Elizabeth Carlton is an associate professor in the Department of Environmental & Occupational Health at the Colorado School of Public Health. She is an environmental epidemiologist who studies how infectious diseases spread and why, at times, they persist despite control efforts. Her research focuses on improving surveillance tools for infectious diseases including COVID-19 and schistosomiasis. She values transdisciplinary approaches and working with her collaborative research group that includes masters and doctoral students, as well as postdoctoral fellows. Dr. Carlton currently leads a research program using next generation genomics, epidemiology and ecology to understand barriers to schistosomiasis elimination in residual transmission hotspots. Since the start of the SARS-CoV-2 pandemic, she has been a core member of the Colorado COVID-19 modeling group, providing rapid analysis and evidence synthesis to Colorado leadership. She leads a program working to improve surveillance tools for SARS-CoV-2 in the Rocky Mountain West, using rapid literature review, data analysis and mathematical modeling.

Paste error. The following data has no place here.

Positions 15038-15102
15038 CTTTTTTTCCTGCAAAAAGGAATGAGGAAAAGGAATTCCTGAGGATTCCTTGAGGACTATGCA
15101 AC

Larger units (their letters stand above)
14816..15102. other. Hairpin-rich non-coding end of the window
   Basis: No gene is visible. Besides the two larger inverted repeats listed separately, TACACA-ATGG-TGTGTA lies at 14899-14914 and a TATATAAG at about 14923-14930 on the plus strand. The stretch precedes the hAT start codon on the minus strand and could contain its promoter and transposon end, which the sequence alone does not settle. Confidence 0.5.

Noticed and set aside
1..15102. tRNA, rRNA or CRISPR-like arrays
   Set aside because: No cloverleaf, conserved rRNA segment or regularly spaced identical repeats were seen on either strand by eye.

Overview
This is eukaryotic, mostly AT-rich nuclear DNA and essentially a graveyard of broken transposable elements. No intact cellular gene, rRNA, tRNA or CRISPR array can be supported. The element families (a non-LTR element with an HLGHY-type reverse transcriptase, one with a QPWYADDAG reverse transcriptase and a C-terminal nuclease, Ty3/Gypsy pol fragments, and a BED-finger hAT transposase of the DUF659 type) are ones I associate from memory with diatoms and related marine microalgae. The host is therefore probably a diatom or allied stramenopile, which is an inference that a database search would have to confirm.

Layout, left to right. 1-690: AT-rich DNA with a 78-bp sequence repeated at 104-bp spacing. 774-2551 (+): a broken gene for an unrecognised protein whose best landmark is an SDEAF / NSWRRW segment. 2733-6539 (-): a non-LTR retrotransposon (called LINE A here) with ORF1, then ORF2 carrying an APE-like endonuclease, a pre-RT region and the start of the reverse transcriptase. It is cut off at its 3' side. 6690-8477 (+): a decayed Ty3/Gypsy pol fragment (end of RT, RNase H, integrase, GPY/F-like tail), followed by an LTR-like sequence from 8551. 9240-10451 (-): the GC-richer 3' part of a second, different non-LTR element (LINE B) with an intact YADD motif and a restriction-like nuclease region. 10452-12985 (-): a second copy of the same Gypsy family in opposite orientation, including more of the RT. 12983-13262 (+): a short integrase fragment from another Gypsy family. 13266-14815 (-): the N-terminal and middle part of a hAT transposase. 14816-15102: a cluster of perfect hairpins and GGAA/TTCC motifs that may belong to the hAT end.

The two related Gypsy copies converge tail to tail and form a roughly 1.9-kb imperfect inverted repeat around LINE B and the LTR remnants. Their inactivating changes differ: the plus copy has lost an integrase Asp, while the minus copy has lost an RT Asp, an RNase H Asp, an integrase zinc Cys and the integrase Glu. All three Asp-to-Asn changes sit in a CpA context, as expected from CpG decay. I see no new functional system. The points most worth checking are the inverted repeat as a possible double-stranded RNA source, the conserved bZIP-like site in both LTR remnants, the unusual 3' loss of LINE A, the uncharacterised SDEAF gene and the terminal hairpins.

Dr. Carlton teaches courses on environmental and occupational epidemiology, the health impacts of climate change, and the emergence and control of infectious diseases. She leads the Doctor of Public Health program in Environmental and Occupational Health. She received her PhD in Environmental Health Sciences from the University of California Berkeley, her MPH from the Mailman School of Public Health at Columbia University, and her BS in biology from Yale University. Prior to graduate school, she was a Peace Corps Volunteer in Honduras.Learn more about Dr. Carlton’s Research Group >